All this sounds exactly like an attempt to make American workers pay the tab for a party they didn’t attend. The Republicans have refused to sign off on any tax increases for the wealthy and Obama has indicated he would be willing to lower their tax liability. A few Republicans, like Mitch McConnell, have indicated they might accept a cap on deductions in exchange for cuts to entitlements (e.g., slashing Medicare and Social Security) and Obama has indicated he is open to this. In the end, the rich will sacrifice little or nothing toward closing the federal deficit, which will be subsidized almost entirely by reductions in services and programs that benefit the majority. Yet the deficit is almost entirely a byproduct of gifts to the wealthy, like subsidies to defense contractors, oil and coal companies, and big Agri-business; bailouts of banks; and tax breaks for the wealthy and their businesses.

Education Cuts for California Despite Prop 30 Victory

Image from Flickr, by Double-M

The California Teachers Association (CTA) lobbied heavily for passage of Proposition 30, mobilizing thousands of teachers to phone bank and canvas neighborhoods. Together with other state unions, they spent $50 million to get the initiative passed. They claimed it would save public education and restore funding to the schools. However, with more than $18 billion slashed from K-12 education since the recession began, the $6.6 billion in projected revenues from Prop 30 won’t even come close to restoring public education funding to pre-recession levels, especially considering the state budget deficit is now estimated at more than $15 billion. It will do nothing to bring back the 80,000 teaching jobs lost since the recession began nor reopen any schools that were shut down, the WSWS reports.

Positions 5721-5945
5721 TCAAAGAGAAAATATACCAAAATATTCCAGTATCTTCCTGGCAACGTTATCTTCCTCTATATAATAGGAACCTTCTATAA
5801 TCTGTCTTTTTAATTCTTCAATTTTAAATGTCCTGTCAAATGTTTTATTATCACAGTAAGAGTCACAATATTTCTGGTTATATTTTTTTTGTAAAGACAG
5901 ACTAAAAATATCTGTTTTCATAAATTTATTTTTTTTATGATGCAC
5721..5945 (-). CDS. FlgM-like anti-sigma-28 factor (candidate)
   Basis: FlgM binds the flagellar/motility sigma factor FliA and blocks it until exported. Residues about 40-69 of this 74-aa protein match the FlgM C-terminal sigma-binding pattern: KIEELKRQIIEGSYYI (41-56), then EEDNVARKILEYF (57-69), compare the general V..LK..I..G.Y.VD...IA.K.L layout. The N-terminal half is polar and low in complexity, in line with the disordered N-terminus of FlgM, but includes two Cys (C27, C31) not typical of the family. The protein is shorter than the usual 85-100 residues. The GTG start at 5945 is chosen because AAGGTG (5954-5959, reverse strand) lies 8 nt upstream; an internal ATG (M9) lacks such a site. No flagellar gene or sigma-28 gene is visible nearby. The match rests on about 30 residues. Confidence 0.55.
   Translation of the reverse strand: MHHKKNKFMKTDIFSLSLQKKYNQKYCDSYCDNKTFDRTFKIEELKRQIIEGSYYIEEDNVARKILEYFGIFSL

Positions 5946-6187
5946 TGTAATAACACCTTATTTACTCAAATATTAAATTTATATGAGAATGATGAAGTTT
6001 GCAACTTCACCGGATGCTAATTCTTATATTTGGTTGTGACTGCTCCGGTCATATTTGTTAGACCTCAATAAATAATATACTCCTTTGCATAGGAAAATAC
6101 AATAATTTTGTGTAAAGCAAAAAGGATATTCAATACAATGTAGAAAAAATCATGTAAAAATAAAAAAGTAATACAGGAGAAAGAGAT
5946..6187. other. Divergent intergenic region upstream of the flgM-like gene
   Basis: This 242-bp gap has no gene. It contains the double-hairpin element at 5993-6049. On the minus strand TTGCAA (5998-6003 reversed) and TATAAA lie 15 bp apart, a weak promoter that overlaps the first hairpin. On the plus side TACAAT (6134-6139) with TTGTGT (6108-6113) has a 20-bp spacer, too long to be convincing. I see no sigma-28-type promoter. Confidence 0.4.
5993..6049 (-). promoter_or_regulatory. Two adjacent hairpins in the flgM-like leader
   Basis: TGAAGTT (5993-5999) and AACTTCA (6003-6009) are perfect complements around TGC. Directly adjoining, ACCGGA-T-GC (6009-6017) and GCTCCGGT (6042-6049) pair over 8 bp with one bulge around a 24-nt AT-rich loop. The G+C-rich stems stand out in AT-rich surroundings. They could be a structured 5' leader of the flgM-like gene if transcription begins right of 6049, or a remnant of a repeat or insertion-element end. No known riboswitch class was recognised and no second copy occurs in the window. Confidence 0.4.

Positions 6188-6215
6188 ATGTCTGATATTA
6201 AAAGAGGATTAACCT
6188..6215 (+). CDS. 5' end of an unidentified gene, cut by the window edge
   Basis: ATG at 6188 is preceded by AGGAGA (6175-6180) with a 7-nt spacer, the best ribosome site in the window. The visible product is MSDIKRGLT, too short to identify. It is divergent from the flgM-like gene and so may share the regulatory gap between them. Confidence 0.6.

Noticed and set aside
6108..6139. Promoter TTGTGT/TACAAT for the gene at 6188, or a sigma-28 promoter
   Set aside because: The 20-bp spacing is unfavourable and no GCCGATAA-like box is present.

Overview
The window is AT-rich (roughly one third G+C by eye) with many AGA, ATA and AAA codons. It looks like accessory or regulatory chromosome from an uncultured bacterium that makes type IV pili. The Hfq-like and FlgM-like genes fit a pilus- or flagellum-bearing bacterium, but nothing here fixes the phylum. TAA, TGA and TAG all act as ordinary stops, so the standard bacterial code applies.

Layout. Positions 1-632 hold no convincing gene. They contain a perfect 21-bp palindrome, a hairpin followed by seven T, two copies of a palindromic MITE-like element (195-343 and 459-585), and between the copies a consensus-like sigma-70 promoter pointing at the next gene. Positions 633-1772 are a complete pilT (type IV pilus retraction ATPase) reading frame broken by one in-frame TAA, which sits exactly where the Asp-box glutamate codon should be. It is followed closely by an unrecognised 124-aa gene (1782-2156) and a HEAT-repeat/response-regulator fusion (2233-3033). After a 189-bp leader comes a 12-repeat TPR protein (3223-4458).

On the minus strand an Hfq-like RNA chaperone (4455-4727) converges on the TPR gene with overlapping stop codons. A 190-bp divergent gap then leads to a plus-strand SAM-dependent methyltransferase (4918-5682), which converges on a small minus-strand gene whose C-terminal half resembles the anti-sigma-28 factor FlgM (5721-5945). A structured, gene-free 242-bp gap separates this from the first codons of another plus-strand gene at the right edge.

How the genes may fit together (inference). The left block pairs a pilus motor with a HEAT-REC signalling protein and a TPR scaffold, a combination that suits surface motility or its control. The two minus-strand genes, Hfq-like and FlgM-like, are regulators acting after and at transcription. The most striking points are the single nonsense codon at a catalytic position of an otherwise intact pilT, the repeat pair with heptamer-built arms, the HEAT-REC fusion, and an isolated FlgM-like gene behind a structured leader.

What Proposition 30 will do is prevent $6 billion in trigger cuts that had been built into the last state budget as a way to blackmail California voters into approving the tax hikes. Rather than restoring public education, Prop 30 simply maintains the status quo of an $18 billion hole in the state’s K-12 funding and one of the very lowest per pupil funding rates in the nation. While it does raise taxes on those making more than $250,000 per year, the increase is only a nominal 1-3% increase on their payroll taxes (i.e., the taxes withheld from their salaries) and it leaves the tax rate on their capital gains (which makes up the majority of their income) unaffected. At the same time, Prop 30 raises the state sales tax from 9.25% to 9.75%—a regressive tax increase that disproportionately affects poor and working class people.